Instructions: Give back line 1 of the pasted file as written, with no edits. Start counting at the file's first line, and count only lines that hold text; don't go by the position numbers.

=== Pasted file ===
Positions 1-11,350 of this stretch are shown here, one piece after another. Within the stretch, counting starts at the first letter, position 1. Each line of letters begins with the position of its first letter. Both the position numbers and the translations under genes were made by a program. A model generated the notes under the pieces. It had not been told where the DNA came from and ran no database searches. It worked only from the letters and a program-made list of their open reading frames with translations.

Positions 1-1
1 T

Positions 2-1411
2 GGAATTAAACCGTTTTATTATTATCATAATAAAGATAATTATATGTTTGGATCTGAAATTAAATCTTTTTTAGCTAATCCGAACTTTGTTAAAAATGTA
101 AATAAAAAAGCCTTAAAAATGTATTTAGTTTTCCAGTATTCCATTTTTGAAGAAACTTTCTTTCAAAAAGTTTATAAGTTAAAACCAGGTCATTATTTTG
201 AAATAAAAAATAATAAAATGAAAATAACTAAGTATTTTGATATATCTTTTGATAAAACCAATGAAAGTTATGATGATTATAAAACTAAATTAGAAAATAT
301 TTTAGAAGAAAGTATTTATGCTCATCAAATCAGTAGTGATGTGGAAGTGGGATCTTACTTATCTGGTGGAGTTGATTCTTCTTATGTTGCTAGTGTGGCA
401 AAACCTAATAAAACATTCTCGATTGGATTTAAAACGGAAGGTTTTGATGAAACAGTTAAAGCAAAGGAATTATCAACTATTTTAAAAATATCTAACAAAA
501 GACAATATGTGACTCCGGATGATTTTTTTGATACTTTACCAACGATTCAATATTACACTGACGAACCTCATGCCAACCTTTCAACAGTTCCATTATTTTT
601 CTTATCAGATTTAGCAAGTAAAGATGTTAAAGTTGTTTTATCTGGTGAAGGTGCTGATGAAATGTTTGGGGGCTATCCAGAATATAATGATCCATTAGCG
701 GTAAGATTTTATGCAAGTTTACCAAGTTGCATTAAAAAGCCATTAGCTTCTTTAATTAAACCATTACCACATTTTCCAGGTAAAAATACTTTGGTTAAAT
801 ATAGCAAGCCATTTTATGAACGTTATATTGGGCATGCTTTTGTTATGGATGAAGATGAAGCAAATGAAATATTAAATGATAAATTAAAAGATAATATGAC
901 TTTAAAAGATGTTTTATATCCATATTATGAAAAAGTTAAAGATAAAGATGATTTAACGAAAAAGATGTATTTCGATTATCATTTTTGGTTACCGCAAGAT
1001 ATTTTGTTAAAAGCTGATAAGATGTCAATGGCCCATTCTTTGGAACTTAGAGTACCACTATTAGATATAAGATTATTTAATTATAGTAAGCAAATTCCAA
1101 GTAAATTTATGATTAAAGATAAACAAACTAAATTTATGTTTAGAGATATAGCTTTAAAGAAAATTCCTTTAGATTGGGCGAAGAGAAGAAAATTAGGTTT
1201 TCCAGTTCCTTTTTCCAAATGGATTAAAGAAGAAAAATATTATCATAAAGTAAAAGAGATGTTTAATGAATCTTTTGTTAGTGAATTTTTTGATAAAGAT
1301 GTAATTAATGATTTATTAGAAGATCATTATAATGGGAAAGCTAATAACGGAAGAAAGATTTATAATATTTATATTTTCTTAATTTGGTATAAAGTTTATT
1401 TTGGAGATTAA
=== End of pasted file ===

Positions 1-11,350 of this stretch are shown here, one piece after another. Within the stretch, counting starts at the first letter, position 1. Each line of letters begins with the position of its first letter. Both the position numbers and the translations under genes were made by a program. A model generated the notes under the pieces. It had not been told where the DNA came from and ran no database searches. It worked only from the letters and a program-made list of their open reading frames with translations.